The big difference between WordPress.com and WordPress.org is the setup and hosting requirement. To get started with blogging, to learn about WordPress and its features, and to see if it is right for you, I would certainly recommend the WordPress Starter Course. You do not have to make any commitments, don’t have to pay to operate your site and can make an informed decision on the best options for you whenever you feel ready.
If you already have some knowledge about WordPress and are interested in a group course on WordPress.org, which will cover: ‘How to use WordPress.org, set up a hosting account, install WordPress to it, upload themes and plugins, and customise your site using a mobile-ready theme and page creation plugin to create responsive column based content’, please get in touch.
Who is WordPress.org for?
- Anyone who would like to create a new website incorporating a blog, but who will need additional features such as specific photo galleries through plugins, a customised theme, or the ability to edit PHP.
- If you already have a good website and would like to add WordPress to it as a blog function, to communicate with your readers and boost your website in search engines.
- If you would like to add PayPal or advertising to your site (affiliate marketing).
Is WordPress.org more difficult to use?
The software or ‘back-end’ (writing posts, pages and changing settings) of WordPress.org is exactly the same as WordPress.com – that’s why the WordPress Starter Course applies to both. However in WordPress.org you will need to register a domain and sign up with a good web host. Then you install the software and create a databank in order for WordPress.org to work. From then on you’re responsible for backups, updating software, and for stopping spam on your site. If you’re technically minded it’s not too difficult to learn, otherwise it’s recommended to hire a third-party service provider to run regular backups and updates for you.
So what should I do if I’m interested in the self-hosted WordPress version?
As mentioned above, the main WordPress functions work the exact same way for both .org and .com sites. Therefore, regardless of which you intend to operate, the WordPress Starter Course is the place to begin.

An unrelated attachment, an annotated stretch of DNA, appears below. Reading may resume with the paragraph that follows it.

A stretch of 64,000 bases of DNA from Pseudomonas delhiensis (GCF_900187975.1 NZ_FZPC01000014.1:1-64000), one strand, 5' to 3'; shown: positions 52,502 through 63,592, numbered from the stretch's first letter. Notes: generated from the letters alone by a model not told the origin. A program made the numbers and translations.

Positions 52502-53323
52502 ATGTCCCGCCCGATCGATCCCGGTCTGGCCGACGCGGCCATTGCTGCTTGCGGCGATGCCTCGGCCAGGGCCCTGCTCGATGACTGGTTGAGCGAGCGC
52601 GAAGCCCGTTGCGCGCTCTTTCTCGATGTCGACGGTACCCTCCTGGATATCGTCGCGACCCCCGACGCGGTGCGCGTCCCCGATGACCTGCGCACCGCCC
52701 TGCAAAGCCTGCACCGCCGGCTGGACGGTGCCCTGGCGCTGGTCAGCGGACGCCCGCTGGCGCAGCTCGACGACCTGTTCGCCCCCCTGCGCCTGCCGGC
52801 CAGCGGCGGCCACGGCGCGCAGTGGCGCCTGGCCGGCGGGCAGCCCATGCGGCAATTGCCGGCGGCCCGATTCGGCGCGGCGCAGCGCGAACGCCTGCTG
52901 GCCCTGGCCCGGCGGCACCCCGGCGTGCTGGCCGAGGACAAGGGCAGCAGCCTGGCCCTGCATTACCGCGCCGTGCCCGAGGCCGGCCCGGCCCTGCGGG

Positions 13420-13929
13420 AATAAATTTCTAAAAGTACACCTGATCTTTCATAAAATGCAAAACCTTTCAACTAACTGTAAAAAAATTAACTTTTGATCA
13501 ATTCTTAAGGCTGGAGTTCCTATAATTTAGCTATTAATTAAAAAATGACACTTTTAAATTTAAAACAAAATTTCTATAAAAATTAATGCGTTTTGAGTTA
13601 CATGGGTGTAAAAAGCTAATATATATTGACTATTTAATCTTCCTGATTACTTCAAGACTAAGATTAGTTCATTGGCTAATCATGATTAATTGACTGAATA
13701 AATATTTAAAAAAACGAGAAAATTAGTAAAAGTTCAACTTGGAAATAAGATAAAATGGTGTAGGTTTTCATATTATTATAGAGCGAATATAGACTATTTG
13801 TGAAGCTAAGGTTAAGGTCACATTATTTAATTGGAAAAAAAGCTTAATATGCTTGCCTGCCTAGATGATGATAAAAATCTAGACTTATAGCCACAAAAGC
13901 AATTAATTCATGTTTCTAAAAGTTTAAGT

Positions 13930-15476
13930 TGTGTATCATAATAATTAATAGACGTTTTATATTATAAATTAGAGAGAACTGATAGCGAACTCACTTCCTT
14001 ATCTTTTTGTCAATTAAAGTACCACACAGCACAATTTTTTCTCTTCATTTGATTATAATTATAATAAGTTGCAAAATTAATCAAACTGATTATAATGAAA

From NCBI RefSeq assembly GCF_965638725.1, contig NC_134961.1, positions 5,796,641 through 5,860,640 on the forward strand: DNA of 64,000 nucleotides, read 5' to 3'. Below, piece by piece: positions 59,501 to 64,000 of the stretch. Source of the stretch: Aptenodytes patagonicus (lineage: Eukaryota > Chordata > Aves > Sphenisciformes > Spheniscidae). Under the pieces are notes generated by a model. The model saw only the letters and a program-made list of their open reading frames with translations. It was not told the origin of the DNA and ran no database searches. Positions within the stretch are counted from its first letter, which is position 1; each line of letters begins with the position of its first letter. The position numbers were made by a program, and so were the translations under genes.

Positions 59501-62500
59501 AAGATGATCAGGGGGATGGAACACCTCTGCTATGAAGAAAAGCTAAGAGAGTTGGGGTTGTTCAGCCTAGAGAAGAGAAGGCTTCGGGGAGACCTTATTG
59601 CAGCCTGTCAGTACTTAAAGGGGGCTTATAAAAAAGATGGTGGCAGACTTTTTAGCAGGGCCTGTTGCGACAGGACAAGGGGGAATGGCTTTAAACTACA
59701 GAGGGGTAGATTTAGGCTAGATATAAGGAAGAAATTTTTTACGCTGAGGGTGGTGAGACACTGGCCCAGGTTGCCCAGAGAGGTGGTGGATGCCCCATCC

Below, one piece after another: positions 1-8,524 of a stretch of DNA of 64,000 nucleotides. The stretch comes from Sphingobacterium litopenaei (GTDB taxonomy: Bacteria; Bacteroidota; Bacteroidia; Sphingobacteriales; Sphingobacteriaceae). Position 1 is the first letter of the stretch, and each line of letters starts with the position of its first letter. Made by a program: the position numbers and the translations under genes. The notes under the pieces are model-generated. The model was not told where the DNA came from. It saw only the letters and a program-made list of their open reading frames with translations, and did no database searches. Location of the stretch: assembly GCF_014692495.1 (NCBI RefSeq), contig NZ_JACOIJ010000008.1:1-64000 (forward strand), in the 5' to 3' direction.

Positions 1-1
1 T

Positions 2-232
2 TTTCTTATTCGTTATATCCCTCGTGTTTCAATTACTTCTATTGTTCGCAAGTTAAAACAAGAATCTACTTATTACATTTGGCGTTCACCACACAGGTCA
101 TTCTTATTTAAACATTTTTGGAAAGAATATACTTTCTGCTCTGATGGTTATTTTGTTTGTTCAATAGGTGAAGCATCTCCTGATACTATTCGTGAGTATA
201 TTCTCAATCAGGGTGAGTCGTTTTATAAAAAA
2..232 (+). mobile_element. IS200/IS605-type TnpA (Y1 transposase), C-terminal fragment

Then I would recommend either to contact us about further WordPress.org training or to get in touch with a good web developer specialised in WordPress and get them to create you a customised theme which will suit your business requirements and let you stand out from the crowd. Or you can get started with one of the many templates out there (free or they will cost you a small fee), I will be happy to make recommendations and put you in touch with the right people. They will also be able to take care of your backups and updates as necessary. If you don’t need your own customised theme yet, or don’t want to pay for the web development and hosting, you might want to look into the WordPress Advanced Course where we can add a lot of customisation as well – we’ll show you how!
In short – the WordPress Starter Course is a good start for everyone
The WordPress.com Starter Course is the place to start for anyone who wants to learn about and use WordPress. As explained above, exactly the same software is used in the free WordPress.com as in the self-hosted WordPress.org version – the only difference is the setup and that WordPress.org can be developed further as your site grows.
The WordPress.com Advanced Course is a booster for websites built in WordPress.com – to gain more visibility, use the power of social media and encourage people to follow up and interact with each other! A great course for when you’re comfortable using and administering your WordPress.com site. Please note, the WordPress.com Advanced Course is tailored to people who use WordPress.com not .org. However most of the topics covered in the Advanced Course will be applicable to WordPress.org accounts too, but some will need the installation of additional plugins.
And please have a look at our feedback page to see what former participants say about our training.
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If you are interested in attending a course, please contact me at email@example.com and I will get back to you as soon as possible. I will answer all comments by e-mail, so please add ‘firstname.lastname@example.org’ to your contacts, otherwise my answer might end up in your spam folder.